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Investor Share Trading Apps: Are you investing or gambling?

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Investor Share Trading Apps: Are you investing or gambling?

Sep 10, 2020Tyrone Wiseman
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Investor Share Trading Apps


Are you investing or gambling?


Many of us will be glad to see the back of the craziness of 2020. The global pandemic of Covid-19 has ushered in a new era of social distancing, lockdowns, masks, curfews and restricted movements. It’s no wonder that the impact of this has caused Australian and international share markets to become incredibly volatile.


As you would expect, at WFS we consume a lot of financial news. If you do this too, you may have recently noticed those annoying ‘do-it-yourself’ trading ads popping up in your newsfeed. We have definitely become aware of the increase in ads promoting a variety of different trading platforms.


'Do-it-yourself' trading in the past


Traditionally, access to do-it-yourself market trading products was through buying books, or paying a fairly hefty subscription to some computer program that would let you in on the big secrets required to make your fortune:


Long-Term Secrets to Short-Term Trading by Larry R. Williams

But in recent times, like so many things, the business model has changed.

Now, it is all about the apps.


The increasing popularity of Trading Apps


As we already know, most social media and gaming apps are designed to be addictive. According to Facebook’s founding president, Sean Parker, speaking in BBC News, an app’s ease of use ‘exploits vulnerability in human psychology’, ‘changes relationships within society’ and ‘provides a social validation feedback loop’ through likes and comments. These work together to encourage the user to continue to focus their time and attention on interacting with the app. The new trading apps are no different.


Robinhood - the 'pioneer of commission free investing'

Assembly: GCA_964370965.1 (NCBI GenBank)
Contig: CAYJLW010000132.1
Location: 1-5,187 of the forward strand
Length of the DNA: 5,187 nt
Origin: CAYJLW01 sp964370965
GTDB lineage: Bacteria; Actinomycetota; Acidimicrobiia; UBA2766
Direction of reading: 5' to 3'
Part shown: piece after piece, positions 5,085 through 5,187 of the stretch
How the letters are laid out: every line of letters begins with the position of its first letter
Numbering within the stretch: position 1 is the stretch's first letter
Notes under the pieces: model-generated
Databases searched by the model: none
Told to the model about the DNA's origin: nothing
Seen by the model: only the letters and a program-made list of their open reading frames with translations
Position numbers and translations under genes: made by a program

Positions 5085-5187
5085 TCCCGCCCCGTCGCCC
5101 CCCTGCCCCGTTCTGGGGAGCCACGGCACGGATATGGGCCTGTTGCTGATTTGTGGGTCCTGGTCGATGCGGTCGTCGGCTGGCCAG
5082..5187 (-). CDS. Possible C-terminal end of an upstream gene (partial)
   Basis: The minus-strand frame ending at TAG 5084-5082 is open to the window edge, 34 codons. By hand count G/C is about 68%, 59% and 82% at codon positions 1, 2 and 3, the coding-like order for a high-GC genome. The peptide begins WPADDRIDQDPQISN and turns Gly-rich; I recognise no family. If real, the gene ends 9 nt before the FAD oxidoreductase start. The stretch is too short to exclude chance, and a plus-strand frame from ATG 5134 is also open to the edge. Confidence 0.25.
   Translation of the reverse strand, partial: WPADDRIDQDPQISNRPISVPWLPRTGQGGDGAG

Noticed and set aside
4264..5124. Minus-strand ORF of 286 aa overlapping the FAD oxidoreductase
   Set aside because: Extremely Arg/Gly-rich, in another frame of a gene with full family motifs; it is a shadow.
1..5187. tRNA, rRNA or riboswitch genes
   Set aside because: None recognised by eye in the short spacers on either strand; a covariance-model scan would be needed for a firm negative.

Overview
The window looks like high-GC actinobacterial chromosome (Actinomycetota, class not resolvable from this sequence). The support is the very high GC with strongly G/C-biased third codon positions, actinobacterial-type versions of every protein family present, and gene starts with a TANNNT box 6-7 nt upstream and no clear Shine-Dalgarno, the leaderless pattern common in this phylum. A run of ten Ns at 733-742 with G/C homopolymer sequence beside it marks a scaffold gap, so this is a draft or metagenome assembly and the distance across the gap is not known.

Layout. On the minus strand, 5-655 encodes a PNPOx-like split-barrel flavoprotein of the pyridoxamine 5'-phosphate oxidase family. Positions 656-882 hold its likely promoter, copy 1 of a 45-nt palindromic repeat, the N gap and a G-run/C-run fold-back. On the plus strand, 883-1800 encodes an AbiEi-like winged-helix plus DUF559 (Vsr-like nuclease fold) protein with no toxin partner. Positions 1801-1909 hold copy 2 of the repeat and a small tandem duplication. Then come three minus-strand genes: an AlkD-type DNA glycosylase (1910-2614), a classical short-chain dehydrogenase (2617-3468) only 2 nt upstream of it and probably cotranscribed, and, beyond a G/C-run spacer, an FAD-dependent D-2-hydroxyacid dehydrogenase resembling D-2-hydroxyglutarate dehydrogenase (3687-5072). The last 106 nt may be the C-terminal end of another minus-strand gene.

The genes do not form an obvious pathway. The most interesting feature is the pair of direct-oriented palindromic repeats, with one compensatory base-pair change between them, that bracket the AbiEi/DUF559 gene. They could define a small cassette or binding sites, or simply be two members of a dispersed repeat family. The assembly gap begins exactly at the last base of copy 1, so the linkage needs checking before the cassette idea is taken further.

The app that has promoted itself as democratizing share trading is ironically named Robinhood. While it isn’t currently available in Australia, it has been rocking the boat in the US since 2013 with its commission free investment. Recent months have seen a substantial increase in new investors due to people being isolated, bored, or out of work due to Covid-19.


Targeted to millennials, and with a current usage in excess of 13 million investors, Robinhood gives users rewards each time they trade. There is a constantly updated ‘Leaderboard’ and traders ‘unlock levels’ when they progress within the app; ‘confetti’ is even released when the user places their first trade!


This gamifying of the process of trading and investing has had a significant effect on app users and the turbulent stock market of 2020. Robinhood’s colourful, exciting and easily accessible interface is designed to encourage young, inexperienced users to trade frequently. Some say they check Robinhood up to ten times per day – as often as they view their social media accounts.



While this use of technology can appear quite harmless, there have been many examples that just because you can do something, doesn’t mean you should. Trading with little or no investment education can make it very easy to get in over your head. 


The perils of App usage in Share Trading